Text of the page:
• Announcements

    • khawk

      Download the Game Design and Indie Game Marketing Freebook   07/19/17

      GameDev.net and CRC Press have teamed up to bring a free ebook of content curated from top titles published by CRC Press. The freebook, Practices of Game Design & Indie Game Marketing, includes chapters from The Art of Game Design: A Book of Lenses, A Practical Guide to Indie Game Marketing, and An Architectural Approach to Level Design. The GameDev.net FreeBook is relevant to game designers, developers, and those interested in learning more about the challenges in game development. We know game development can be a tough discipline and business, so we picked several chapters from CRC Press titles that we thought would be of interest to you, the GameDev.net audience, in your journey to design, develop, and market your next game. The free ebook is available through CRC Press by clicking here. The Curated Books The Art of Game Design: A Book of Lenses, Second Edition, by Jesse Schell Presents 100+ sets of questions, or different lenses, for viewing a game’s design, encompassing diverse fields such as psychology, architecture, music, film, software engineering, theme park design, mathematics, anthropology, and more. Written by one of the world's top game designers, this book describes the deepest and most fundamental principles of game design, demonstrating how tactics used in board, card, and athletic games also work in video games. It provides practical instruction on creating world-class games that will be played again and again. View it here. A Practical Guide to Indie Game Marketing, by Joel Dreskin Marketing is an essential but too frequently overlooked or minimized component of the release plan for indie games. A Practical Guide to Indie Game Marketing provides you with the tools needed to build visibility and sell your indie games. With special focus on those developers with small budgets and limited staff and resources, this book is packed with tangible recommendations and techniques that you can put to use immediately. As a seasoned professional of the indie game arena, author Joel Dreskin gives you insight into practical, real-world experiences of marketing numerous successful games and also provides stories of the failures. View it here. An Architectural Approach to Level Design This is one of the first books to integrate architectural and spatial design theory with the field of level design. The book presents architectural techniques and theories for level designers to use in their own work. It connects architecture and level design in different ways that address the practical elements of how designers construct space and the experiential elements of how and why humans interact with this space. Throughout the text, readers learn skills for spatial layout, evoking emotion through gamespaces, and creating better levels through architectural theory. View it here. Learn more and download the ebook by clicking here. Did you know? GameDev.net and CRC Press also recently teamed up to bring GDNet+ Members up to a 20% discount on all CRC Press books. Learn more about this and other benefits here.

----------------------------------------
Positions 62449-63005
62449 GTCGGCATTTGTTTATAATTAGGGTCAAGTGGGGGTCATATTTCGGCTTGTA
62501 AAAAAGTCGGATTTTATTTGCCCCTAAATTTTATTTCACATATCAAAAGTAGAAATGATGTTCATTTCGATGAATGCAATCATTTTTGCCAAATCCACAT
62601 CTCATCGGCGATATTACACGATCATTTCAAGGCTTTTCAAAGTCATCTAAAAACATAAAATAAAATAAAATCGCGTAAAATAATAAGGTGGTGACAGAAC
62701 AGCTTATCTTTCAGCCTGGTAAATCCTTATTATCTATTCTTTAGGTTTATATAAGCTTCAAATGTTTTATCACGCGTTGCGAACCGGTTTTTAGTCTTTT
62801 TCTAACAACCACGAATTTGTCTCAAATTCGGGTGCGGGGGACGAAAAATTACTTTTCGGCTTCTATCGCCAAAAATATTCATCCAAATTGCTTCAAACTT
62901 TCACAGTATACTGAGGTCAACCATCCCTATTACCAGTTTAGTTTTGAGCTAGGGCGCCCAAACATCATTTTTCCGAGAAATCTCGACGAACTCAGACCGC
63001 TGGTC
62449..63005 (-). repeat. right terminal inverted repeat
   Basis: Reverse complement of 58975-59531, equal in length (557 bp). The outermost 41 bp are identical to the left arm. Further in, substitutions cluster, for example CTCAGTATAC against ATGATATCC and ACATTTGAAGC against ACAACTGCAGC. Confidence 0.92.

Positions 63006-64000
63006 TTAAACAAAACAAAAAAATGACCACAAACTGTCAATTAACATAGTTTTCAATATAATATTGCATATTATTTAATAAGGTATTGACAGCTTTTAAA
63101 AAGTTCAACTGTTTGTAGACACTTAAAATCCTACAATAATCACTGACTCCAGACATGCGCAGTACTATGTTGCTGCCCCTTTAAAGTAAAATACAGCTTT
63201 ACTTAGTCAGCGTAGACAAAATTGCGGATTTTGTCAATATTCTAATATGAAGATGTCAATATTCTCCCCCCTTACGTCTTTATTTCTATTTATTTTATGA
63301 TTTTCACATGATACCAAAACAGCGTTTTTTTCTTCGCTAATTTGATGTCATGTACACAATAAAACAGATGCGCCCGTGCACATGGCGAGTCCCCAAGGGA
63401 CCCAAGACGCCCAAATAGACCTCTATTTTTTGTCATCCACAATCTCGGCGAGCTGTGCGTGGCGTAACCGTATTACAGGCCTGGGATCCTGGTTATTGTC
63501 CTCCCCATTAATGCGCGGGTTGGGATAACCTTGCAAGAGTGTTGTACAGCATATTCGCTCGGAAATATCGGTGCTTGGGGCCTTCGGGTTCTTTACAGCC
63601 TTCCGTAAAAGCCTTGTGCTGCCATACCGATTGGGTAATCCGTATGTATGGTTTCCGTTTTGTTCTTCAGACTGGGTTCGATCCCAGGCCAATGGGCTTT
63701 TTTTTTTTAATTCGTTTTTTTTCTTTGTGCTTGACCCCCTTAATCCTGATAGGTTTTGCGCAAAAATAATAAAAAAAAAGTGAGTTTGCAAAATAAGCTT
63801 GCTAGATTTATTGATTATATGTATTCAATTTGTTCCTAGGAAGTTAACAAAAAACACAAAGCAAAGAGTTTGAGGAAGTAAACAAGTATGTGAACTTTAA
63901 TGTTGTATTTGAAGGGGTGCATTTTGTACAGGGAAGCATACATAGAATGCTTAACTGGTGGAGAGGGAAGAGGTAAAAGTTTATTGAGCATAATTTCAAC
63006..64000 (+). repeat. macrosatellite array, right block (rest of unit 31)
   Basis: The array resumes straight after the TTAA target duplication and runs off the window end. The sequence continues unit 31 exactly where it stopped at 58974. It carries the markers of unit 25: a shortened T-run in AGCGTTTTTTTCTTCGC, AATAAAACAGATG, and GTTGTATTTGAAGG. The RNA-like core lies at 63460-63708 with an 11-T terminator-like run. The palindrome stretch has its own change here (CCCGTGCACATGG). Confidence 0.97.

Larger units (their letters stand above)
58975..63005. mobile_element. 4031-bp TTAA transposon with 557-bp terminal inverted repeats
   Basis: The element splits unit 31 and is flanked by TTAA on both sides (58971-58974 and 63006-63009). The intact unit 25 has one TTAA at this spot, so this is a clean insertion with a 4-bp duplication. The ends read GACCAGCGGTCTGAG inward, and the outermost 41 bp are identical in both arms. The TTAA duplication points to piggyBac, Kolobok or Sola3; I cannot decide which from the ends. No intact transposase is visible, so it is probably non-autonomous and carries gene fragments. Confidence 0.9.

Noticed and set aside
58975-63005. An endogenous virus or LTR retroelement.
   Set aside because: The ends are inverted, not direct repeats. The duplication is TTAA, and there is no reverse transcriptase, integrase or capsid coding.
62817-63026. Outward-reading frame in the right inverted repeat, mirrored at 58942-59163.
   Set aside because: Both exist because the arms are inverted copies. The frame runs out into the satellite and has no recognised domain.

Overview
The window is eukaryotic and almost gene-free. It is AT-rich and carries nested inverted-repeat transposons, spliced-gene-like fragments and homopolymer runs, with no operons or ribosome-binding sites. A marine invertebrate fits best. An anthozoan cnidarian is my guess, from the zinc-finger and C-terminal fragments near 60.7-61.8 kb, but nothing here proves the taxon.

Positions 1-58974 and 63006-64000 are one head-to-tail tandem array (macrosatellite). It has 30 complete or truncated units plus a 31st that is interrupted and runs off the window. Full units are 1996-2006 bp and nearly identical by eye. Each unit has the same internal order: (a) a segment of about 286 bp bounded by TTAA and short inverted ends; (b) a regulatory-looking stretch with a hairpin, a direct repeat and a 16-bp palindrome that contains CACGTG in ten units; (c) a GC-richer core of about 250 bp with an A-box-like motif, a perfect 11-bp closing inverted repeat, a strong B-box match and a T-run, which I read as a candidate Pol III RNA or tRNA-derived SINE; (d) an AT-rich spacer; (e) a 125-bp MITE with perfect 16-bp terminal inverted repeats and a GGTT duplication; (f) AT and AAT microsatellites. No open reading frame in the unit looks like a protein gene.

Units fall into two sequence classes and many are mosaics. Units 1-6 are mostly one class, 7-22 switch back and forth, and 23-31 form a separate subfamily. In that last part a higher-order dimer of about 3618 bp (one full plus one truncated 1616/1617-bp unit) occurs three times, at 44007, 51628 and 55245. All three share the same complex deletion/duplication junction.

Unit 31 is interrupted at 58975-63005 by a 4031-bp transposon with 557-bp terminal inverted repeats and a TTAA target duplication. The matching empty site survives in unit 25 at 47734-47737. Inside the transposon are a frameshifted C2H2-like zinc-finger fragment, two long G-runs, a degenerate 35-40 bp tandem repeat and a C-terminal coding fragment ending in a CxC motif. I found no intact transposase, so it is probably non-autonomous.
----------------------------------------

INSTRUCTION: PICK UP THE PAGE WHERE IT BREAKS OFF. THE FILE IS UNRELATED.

Sign in to follow this  
Followers 0
Sunsharior

Is this commenting macro safe to use?

9 posts in this topic

Hello everyone.

 

I'm using a simple macro to comment out part of my code in release build, but i'm wondering if this could lead to some sort of problem, as i'm trying to cheat the precompiller into adding comments against the rule.

 

I use this to avoid writing duplicated code.

 

Basically, here is the macro

#if defined DEBUG
#define MACRO 
#else
#define MACRO );/ ## /
#endif

What it does is: If i'm in debug build, it does nothing. If i'm in release build, it close a function and comment the rest of the line.